Einstein, AAUW, and Getting Jewish Women Scientists out of Nazi Germany

Albert Einstein alongside his letter to AAUW

In 1989, AAUW donated the original letter to the Albert Einstein Archives at the Hebrew University in Jerusalem.

March 14, 2013

Today we celebrate the birthday of one of history’s greatest scientific minds, Albert Einstein. It is a perfect time to highlight a lesser-known side of Einstein: that he was an advocate for Jewish women scientists and a friend to AAUW.

The story begins on April 18, 1938, with a letter addressed to then-AAUW Director Kathryn McHale concerning a woman named Marietta Blau. The letter was signed Albert Einstein.

At this time, the women of AAUW were receiving numerous requests to help women academics who were trapped in Nazi-controlled countries. In 1941, spearheaded by International Relations Secretary Esther Brunauer, AAUW created the War Relief Committee to try to aid more than 100 women threatened by war and oppression, whether to support their research or to aid with immigration — which often meant finding them jobs in safe locations. The committee found an ally in Einstein, who had avoided Nazi persecution by leaving Germany and wanted to help scientists of Jewish descent do the same.

Blau was one such refugee, an Austrian physicist who was doing groundbreaking work in radioactivity. But, Einstein wrote, “She is of Jewish race and has therefore to leave Austria.” Brunauer wrote back, “We will do whatever we can.” However, there was little AAUW could do. Though Blau was able to escape to Mexico, she was unable to come to the United States until 1944.

Brunauer’s reply to Einstein also mentions Austrian physicist Lise Meitner. In 1939, chemist James Franck called Brunauer to say that Meitner had lost her research position because of her Jewish ethnicity. Brunauer wrote to Einstein along with several heads of colleges and chemistry departments informing them of Meitner’s plight.

There were no positions for Meitner in America, but she escaped to Stockholm for a lesser position than what she had before. But even without sufficient resources, she continued her research. In 1939, Meitner published her discovery of nuclear fission and changed science forever.

Though the War Relief Committee sometimes faced insurmountable challenges, there were successes too: AAUW International Fellowships were granted to refugees like chemist Gertrud Kornfeld and archaeologist Elisabeth Jastrow to help them continue their work.

Another success story is that of Hedwig Kohn, a prominent German physicist who was threatened with deportation to Poland, which in the words of Professor Rudolf Ladenburg, who advocated for Kohn tirelessly, meant “practically death.” With help from Hertha Sponer, herself a German refugee physicist aided by AAUW, Brunauer secured a position for Kohn at the University of North Carolina, Greensboro. With only weeks to spare, Kohn was cleared to enter the United States.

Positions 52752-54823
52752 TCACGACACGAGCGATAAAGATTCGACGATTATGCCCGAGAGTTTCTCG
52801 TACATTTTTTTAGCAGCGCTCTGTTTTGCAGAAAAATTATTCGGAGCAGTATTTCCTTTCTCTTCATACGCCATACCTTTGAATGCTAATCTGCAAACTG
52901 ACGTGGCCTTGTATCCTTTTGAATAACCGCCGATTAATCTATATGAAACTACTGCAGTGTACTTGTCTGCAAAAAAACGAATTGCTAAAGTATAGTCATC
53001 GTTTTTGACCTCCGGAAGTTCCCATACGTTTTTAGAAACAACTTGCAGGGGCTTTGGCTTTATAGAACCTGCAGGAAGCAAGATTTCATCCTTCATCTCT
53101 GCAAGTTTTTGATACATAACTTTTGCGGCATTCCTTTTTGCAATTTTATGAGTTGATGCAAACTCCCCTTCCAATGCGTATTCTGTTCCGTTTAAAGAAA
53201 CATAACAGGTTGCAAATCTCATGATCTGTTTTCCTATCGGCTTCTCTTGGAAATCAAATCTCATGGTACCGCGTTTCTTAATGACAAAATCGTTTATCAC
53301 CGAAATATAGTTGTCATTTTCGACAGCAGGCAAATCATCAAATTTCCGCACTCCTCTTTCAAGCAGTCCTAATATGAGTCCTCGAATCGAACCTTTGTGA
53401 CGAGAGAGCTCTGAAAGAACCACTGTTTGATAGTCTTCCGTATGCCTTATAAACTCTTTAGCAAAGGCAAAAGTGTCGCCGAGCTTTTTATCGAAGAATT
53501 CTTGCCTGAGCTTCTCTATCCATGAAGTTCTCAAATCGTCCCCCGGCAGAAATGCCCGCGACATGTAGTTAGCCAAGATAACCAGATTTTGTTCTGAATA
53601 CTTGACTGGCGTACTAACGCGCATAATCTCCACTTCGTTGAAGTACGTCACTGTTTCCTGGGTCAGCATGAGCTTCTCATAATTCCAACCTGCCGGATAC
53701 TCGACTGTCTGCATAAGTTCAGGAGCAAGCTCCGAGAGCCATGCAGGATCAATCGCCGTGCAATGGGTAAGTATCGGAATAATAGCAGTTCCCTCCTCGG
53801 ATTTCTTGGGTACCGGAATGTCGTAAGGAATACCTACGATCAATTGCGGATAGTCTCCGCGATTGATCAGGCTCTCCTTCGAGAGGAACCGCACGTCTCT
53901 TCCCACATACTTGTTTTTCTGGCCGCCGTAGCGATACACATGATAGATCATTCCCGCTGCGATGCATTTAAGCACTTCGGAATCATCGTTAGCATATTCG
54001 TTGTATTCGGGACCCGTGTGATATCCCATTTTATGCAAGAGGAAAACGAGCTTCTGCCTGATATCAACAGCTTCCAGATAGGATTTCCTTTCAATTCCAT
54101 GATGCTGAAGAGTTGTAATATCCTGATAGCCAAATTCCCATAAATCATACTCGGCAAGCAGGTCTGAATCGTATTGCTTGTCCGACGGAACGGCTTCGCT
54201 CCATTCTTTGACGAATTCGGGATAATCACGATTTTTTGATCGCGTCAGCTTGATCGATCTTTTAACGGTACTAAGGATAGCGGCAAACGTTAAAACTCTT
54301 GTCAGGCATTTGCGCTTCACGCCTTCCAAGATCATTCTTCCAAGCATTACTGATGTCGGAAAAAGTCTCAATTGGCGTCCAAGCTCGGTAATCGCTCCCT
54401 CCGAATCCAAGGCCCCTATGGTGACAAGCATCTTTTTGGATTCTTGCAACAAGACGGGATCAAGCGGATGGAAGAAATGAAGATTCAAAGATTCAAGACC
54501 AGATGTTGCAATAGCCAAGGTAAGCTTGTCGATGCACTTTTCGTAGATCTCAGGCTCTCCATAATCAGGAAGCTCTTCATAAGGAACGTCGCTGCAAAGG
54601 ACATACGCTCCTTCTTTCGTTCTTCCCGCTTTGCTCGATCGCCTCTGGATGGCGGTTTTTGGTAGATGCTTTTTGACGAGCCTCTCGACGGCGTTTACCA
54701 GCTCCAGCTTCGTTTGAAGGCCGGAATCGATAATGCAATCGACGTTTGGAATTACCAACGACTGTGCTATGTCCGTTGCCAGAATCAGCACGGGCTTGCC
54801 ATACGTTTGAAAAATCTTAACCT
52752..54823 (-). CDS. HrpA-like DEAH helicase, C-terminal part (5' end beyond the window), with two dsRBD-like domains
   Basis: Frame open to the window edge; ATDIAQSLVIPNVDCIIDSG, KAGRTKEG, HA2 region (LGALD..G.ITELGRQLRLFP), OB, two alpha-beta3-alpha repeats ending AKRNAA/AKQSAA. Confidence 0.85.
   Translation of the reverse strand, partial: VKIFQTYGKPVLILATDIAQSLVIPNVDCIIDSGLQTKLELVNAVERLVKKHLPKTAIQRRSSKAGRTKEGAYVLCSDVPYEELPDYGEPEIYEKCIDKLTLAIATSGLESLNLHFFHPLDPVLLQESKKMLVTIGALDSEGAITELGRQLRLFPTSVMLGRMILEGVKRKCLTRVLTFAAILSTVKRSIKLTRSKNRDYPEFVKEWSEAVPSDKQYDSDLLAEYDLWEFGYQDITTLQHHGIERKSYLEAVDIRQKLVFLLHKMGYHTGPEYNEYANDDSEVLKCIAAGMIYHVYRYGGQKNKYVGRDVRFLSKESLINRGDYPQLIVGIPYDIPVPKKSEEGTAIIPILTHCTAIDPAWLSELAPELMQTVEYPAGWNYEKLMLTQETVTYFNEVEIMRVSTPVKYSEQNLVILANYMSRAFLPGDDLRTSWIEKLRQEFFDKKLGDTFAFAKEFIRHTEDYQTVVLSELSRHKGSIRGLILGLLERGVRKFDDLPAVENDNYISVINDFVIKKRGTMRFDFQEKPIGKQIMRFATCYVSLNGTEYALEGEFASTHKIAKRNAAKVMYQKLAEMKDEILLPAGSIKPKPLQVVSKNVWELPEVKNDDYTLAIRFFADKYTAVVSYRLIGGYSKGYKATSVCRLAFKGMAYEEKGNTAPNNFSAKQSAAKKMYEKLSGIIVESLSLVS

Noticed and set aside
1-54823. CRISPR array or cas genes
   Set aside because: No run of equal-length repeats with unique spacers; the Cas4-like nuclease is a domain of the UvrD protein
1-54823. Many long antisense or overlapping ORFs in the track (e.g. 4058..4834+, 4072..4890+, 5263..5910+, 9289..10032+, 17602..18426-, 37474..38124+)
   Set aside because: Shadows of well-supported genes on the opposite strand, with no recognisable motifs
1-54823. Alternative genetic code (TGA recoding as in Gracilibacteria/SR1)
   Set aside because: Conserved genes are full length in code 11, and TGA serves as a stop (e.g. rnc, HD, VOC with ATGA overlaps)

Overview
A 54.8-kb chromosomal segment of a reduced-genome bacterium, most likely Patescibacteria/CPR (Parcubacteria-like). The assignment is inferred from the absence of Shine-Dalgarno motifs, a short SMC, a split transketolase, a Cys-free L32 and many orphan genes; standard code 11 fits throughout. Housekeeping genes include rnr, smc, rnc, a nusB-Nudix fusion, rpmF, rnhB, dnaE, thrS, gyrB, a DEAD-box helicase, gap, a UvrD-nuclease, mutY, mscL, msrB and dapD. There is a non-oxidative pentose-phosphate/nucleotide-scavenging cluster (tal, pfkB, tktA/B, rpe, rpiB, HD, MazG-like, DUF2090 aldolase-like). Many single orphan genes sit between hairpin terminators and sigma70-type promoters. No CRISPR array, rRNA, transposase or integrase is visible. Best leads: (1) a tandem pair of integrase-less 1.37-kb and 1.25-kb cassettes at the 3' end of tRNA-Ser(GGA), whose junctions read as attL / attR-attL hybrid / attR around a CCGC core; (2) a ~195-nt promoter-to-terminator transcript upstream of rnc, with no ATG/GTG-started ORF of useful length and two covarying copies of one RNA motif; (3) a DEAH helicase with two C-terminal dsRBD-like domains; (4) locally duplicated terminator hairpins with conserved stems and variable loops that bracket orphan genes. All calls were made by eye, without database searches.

These inspiring stories demonstrate AAUW members’ history of devotion to aiding women in need, as well as supporting the international scientific and research community. So today, as we remember Einstein’s contributions to science as the man who developed the theory of relativity, let’s also honor him for the part he played in the admirable efforts of the AAUW War Relief Committee.

By:   |   March 14, 2013

5 Comments

  1. Alexa Silverman says:

    I really enjoyed looking through the archives with AAUW Archivist and Records Manager Suzanne Gould – these stories are really so amazing to me. There were a lot of great moments of discovery: for instance, it turned out James Franck was in the chemistry department at my own alma mater, the University of Chicago and one of his letters is addressed from a building where I’ve taken a class before.

    The story of Hedwig Kohn is condensed into just one paragraph here but it is a tale of Hollywood-worthy proportions – once Kohn got her papers to go to the States, her ship left at a different time than was expected and no one could get in contact with her, then suddenly she was in San Francisco, then she got sick and they were worried she wouldn’t be allowed in the country for public health reasons, and then she got detained by US immigration and no one knew why or what was going on and may have only made it out because of a flurry of letters signed by university professors and deans saying essentially, it’s okay, we really did approve this. It’s gripping stuff!

  2. Jackie Littleton says:

    The efforts made by Esther Brunauer, AAUW, and IFUW to save women academics and scientists prior to and during WWII were amazing…I’ve been researching their stories for over a year and the web just keeps getting bigger and bigger. Brunauer herself downplayed the results, “The refugee problem presents two aspects to us–one, the personal, trying to help individuals in which we have not been very successful except in the way of providing advice and information. We have made a beginning on the other aspect of the problem, namely, creating a better understanding of the situation.”

    Sometimes moral support is the best kind, as many of our LAF plaintiffs have stated through the years. Dr. Lucie Adelsberger, one of the refugees, said it best in the memoir of her years in Auschwitz, “We lap up the kindness of others the way a sponge absorbs water.”

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